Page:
No two days are the same in the Galapagos due to the enormous diversity of landscapes, flora and fauna on the islands, but they do fall into a comfortable routine.
Whether you're gliding through the waves on a sailing vessel or hiking along a rugged coastline, you're bound to encounter incredible wildlife and witness the dramatic scenery of these enchanting islands.
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Standard cabin on the Galapagos Odyssey
Dining room on the Eric, Flamingo & Letty
A typical day on board a Galapagos cruise boat
An early morning wake up call is soothed by the sound of waves lapping up against the boat, and the cool morning air is refreshing for your early encounter with the local wildlife.
Breakfast is served before you're taken ashore on a small inflatable speedboat called a ‘panga’. This excursion is led by your expert naturalist guide in a group of no more than 16 people - the maximum number allowed by the Galapagos National Park.
On shore you will follow a designated trail, carefully avoiding sleeping sea lions and nesting sea birds. Here you have the opportunity to observe and photograph the wildlife at close quarters.
Depending on the location, an optional snorkeling tour will be offered before you return to the boat for lunch and the opportunity for a siesta to avoid the midday heat.
By mid-afternoon your boat will have navigated to another bay or island where the process is repeated, although perhaps this time you'll have a beach-landing and some time to relax and swim in the turquoise water.
As the equatorial sun sets, it will be time for a drink on deck and dinner, followed by an evening briefing from your guide.
Most people go to bed early in the Galapagos thanks to the combination of fresh air, new experiences and hearty food, in preparation for the following morning’s adventures.
The lodge at Galapagos Safari Camp, Galapagos Islands
Iguana Crossing, Galapagos Islands
Hotel Silberstein, Galapagos Islands
Finch Bay Hotel, Galapagos Islands
Staying ashore gives you more free time to relax or organize excursions such as scuba diving, mountain biking and kayaking. They can be as comprehensive or flexible as you wish.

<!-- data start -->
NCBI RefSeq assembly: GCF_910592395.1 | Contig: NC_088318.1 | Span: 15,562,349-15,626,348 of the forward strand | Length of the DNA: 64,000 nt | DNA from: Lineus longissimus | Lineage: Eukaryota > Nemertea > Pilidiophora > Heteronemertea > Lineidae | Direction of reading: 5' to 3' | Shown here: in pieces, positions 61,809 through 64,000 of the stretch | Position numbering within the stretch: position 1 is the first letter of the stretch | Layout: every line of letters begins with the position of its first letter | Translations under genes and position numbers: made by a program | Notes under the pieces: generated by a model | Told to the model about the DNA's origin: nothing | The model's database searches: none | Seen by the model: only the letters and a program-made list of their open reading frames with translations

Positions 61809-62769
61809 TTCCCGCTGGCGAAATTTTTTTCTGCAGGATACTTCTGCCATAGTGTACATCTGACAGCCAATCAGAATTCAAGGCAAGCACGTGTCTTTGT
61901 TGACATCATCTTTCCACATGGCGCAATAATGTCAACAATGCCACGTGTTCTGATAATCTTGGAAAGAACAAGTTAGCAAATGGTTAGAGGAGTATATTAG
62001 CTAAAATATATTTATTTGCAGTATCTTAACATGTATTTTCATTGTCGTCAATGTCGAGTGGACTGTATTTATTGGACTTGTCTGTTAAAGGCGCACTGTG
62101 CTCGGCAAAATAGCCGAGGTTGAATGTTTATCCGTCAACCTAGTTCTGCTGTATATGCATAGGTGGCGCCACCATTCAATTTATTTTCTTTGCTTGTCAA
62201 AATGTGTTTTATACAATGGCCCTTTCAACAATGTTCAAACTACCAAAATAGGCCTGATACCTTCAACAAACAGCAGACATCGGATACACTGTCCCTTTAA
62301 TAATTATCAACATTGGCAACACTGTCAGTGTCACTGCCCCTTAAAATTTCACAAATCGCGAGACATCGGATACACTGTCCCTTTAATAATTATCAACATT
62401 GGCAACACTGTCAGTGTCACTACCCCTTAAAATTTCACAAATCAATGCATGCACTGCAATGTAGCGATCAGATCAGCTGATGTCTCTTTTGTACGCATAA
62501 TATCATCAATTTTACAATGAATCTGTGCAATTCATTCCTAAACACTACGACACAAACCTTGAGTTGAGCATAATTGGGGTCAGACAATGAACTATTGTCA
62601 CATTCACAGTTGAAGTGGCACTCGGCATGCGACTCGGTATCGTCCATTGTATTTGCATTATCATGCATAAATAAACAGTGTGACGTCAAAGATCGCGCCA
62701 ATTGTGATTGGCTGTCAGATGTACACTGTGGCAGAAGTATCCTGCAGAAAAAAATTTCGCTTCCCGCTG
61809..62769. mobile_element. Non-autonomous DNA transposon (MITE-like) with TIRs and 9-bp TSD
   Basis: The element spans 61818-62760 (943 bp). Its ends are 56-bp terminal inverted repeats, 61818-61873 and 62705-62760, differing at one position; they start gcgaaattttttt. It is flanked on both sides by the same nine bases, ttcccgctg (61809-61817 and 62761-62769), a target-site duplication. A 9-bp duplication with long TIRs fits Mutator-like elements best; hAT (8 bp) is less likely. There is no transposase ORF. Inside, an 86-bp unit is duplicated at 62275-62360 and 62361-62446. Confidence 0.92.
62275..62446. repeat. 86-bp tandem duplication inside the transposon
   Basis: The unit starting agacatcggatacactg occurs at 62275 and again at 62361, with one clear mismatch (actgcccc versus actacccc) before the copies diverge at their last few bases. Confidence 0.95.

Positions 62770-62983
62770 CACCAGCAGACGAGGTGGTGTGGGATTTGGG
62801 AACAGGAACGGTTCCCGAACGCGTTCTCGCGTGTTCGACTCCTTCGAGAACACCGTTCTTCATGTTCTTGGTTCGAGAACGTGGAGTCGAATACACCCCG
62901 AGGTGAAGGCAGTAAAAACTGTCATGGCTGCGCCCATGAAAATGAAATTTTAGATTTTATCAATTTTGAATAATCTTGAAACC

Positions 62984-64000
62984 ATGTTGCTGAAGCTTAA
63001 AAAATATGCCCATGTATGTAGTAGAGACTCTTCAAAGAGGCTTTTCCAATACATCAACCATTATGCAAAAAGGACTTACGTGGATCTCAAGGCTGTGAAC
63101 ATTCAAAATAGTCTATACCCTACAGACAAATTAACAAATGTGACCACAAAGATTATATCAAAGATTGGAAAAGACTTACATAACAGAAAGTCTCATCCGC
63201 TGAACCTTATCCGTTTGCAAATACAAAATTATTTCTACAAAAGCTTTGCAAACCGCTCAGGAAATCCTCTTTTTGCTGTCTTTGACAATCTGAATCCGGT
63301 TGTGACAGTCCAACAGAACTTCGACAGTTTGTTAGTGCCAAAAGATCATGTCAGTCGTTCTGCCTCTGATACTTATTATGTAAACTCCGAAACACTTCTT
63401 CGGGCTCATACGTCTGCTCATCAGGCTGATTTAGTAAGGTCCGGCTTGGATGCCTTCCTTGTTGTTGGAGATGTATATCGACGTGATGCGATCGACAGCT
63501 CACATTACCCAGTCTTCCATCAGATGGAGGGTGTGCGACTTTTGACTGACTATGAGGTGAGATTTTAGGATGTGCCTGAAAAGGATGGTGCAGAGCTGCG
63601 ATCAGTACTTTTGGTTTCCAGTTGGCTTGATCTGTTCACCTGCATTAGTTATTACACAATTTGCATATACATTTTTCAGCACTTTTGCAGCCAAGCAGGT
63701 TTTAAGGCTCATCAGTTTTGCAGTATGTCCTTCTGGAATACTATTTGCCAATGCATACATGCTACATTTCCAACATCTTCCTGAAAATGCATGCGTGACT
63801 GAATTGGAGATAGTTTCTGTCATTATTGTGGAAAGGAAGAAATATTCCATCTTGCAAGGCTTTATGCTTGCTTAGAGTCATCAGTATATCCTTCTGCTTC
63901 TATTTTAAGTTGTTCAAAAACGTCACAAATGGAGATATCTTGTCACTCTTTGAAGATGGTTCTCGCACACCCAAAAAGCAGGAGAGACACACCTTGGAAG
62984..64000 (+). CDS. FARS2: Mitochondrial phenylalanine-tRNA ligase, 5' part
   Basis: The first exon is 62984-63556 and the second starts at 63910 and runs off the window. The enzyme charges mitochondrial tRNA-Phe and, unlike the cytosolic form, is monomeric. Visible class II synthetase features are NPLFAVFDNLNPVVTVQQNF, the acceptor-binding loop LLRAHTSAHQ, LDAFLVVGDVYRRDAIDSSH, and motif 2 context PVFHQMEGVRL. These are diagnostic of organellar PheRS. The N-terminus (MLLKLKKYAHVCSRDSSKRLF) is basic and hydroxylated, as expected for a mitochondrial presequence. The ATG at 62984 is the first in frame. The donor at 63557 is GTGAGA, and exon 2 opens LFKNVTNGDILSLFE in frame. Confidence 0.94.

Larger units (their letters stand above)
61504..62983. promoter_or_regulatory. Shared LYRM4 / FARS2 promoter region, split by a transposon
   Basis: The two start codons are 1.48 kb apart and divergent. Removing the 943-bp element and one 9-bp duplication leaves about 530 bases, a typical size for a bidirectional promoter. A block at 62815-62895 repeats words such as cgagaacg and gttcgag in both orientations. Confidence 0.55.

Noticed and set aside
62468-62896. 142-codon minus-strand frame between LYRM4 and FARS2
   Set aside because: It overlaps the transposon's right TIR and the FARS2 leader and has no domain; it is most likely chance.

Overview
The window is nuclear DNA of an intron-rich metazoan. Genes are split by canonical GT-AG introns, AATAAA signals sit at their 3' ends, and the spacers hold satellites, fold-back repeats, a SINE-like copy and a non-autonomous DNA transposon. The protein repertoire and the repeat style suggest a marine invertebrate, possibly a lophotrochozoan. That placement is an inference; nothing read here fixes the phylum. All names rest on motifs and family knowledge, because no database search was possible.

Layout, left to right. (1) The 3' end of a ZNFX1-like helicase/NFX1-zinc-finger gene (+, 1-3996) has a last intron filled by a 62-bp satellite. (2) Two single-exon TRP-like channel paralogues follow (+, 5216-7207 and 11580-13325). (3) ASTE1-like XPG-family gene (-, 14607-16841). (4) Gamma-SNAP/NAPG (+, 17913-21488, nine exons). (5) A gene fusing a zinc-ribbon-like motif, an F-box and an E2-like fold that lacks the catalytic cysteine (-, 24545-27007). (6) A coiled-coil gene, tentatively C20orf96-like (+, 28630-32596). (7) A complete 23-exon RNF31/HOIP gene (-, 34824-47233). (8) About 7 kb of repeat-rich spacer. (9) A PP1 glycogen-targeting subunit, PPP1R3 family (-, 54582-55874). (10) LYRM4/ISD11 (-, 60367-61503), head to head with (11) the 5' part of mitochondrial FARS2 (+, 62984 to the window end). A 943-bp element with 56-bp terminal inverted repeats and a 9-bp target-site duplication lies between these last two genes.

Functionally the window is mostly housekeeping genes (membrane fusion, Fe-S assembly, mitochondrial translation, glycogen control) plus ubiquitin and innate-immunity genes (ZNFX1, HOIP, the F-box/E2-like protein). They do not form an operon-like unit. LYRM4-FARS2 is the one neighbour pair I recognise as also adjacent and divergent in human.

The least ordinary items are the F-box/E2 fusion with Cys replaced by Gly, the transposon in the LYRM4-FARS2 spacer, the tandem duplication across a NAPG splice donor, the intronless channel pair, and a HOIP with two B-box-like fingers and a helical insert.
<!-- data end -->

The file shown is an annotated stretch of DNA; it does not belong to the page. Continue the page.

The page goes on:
There are also more specialized activities such as island hopping or hikes into the cool highlands of Isabela and Santa Cruz islands, walking around vast volcanic craters, across rugged lava fields and seeing the iconic giant tortoises in the wild.
An island hopping itinerary is a great alternative to sleeping on a boat. In addition to staying in Puerto Ayora on Santa Cruz island, there are comfortable lodges on Floreana and Isabela islands.
This is ideal for the more adventurous and involves taking speedboat transfers (approximately two hours) between islands where visitors can snorkel, scuba dive and observe the prolific wildlife.
Diving trip via a 'panga' boat
Snorkeling and diving in the Galapagos Islands
Snorkeling is an integral part of any Galapagos cruise. The incredible diversity and fearlessness of the wildlife is not solely reserved for terra firma and snorkeling enables you to see the abundance of underwater marine life at close quarters.
Such trips are entirely optional and vary from wading in from a pristine sandy beach to swimming in deep water along cliff lines. There are opportunities for all levels, whether you're a first-timer or a snorkeler with years of experience.
Swept by both the cold waters of Antarctica and warm currents from the tropical Pacific, the submarine world of the Galapagos encompasses a huge variety of species as diverse and exciting as those on land. 17 percent of the fish and 35 percent of the marine invertebrates in the Galapagos are found only around this isolated archipelago.
Although the diving in the Galapagos is fantastic and very rewarding, it is only for the experienced and certified diver. The islands are not suitable for novice or infrequent divers due to the strong currents, sea swells, surges, cooler water temperatures and frequently difficult entries and exits from the dive boat.
For dedicated divers, we can organize specialized seven night dive boat cruises to some of the most respected diving spots of the northern islands of Wolf and Darwin, famous for their schools of hammerhead sharks, giant manta rays and whale sharks (between May and November).